The Memory Of Running, Part II

I’m back from my first half-marathon of the season. I finished well, and am happy to report that I’m still walking.

I’m not a pro, or even much of a weekend warrior. But I’ve been running road races, half-marathons, marathons and triathlons for about eight years. I’ve learned a thing or two. So here are some hard-earned insights on long-distance competition:

Lubrication. Chaffing is a major risk for any distance over six miles or so. Especially in the winter. So we lube up. I use Vaseline, and smear it just about everywhere that might chaffe or blister: the arches of my feet, between my toes, armpits, nipples, and unmentionables.

Hydration. I stop at every water break, whether I’m thirsty or not. I walk through most of ’em, as opposed to those guys who keep running while choking on a cup of water. I take long strides to stretch out, and I never stop cold. You stop cold and your screwed. Keep moving.

Break It Down. If you set out to run 13.1 or 26.2 miles en masse, you’re screwed. Break it down. Make it a bunch of shorter races. The first 5k is a warm-up. Then you focus on the 10k (6M), which is a totally manageable distance. Before you know it, you’re saying to yourself, ‘Only five more to go.’ And five miles are far more manageable than thirteen or twenty-six.

Pacing. It’s not really about speed, not for me anyway. I’m never going to win one of things. I’m just out for the activity, the company, and the view. So chill out. Find a pace that feels sustainable, and stick with it. I’d rather have extra energy at the finish, than run out prior.

Persist. Listen, I had no business running 13.1 miles this morning. I haven’t run more than six since the marathon, so my muscles certainly weren’t ready, and I can tell you from how my knees and hips feel, nor were my joints. So how did I do it? It’s all mental. Committ to it in your head, find a sustainable level of pain (‘cuz let’s be honest, it tends to hurt), and keep at it.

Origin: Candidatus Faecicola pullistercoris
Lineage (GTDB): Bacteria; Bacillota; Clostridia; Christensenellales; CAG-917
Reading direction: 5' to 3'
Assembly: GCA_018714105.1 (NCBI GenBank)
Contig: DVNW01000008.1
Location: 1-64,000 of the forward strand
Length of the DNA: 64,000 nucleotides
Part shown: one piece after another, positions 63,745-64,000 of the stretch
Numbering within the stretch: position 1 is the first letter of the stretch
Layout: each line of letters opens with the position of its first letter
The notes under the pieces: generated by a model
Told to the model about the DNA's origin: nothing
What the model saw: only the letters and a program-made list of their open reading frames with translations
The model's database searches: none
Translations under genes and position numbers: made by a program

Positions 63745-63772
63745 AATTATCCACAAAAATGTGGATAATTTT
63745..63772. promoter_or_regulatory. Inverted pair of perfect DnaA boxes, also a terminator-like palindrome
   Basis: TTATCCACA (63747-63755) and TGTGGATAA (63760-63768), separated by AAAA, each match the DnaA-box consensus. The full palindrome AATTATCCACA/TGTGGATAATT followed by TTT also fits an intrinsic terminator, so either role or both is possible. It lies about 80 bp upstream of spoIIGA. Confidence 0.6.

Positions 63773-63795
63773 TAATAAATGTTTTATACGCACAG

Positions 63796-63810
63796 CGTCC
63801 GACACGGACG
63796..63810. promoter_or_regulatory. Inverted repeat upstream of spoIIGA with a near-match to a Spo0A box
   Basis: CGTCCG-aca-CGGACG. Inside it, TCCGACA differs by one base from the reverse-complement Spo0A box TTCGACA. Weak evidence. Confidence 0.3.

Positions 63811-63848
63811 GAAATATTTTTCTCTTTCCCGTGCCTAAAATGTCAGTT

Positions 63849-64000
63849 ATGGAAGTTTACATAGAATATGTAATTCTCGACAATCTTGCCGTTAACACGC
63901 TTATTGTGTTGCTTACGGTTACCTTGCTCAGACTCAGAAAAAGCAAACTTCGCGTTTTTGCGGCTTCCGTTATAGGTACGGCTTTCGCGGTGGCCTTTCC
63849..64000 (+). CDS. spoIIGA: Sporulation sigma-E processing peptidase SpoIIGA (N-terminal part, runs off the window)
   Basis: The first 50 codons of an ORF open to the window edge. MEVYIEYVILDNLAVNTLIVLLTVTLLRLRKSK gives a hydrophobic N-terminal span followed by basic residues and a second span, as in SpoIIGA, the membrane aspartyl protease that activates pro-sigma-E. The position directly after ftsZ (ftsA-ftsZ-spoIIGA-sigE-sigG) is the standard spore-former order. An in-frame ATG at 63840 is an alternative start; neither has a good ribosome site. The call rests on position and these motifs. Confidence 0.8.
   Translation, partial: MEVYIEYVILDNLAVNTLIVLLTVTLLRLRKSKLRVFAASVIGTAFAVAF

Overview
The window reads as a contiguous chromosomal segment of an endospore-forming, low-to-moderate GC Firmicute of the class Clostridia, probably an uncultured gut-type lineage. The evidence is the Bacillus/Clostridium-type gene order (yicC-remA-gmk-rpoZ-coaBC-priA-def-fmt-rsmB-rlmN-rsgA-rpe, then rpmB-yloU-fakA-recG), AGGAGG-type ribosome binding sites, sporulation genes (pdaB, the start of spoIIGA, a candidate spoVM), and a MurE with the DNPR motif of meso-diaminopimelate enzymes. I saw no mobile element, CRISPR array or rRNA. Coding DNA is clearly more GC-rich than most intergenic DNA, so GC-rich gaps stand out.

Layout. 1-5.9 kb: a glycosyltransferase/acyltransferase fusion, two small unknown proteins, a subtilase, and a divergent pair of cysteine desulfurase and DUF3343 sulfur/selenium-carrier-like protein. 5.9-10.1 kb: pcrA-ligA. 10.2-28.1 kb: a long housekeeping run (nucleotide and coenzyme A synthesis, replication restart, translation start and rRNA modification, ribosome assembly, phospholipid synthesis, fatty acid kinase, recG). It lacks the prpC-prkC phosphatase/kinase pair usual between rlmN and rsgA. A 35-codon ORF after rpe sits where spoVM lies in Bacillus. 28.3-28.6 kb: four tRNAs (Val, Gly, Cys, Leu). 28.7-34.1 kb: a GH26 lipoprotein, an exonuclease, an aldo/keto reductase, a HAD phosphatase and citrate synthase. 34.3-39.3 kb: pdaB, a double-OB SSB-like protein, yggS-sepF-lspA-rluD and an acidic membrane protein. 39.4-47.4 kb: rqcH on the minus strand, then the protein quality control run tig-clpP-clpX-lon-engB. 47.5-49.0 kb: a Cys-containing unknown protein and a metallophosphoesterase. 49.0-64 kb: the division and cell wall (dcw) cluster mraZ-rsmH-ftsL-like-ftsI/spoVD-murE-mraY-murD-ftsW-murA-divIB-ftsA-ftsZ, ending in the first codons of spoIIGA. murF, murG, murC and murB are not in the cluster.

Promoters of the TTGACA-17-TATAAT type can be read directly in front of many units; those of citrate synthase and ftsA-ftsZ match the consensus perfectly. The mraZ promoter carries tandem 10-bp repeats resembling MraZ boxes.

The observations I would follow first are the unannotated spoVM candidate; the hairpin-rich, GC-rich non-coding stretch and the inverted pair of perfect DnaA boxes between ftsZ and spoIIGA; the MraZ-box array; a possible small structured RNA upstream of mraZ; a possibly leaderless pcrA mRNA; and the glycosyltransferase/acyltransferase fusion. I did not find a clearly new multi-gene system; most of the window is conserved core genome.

Support. Even if you don’t know whomever is clapping for you along the course, smile or wave. Thank them. Because every little bit of external support helps. And when your nephew’s clapping at the finish? Well, that’s the cherry on top. Finish strong.

Chris and I ran the entire race together, and talked quite a bit most of the way. Mostly we talked about work, but also things like girls and tv and movies and stuff. I was a little worried for the first three miles or so, but settled into it. It was a beautiful day. There were points when the sun really broke through and we were downright warm. There were other moments in the shadows where it felt like winter through to my bones. As we rounded the twelth mile, it became apparent that we could come in under two hours. I was feeling strong, so started to accelerate. Chris reminded me, “Don’t forget we have to do this again on Saturday. So what’s your hurry?”

“I wanna’ get in under two,” I said.

“Dude, he said, “It’s 1:55. We have plenty of time.” So I chilled out. We crossed the finish together at 1:57:25.

So know you know why I run. Yes, it’ll be fun to brag tomorrow. But I get to spend time with my big brother, I get to relish the beauty of a Sunday morning, and I get to remind myself of some fundamental life lessons: break it down, pace yourself, persist, and seek support. It’ll get ya’ through to the finish, ever if you didn’t think you’d make it. You will. You can. You have to.

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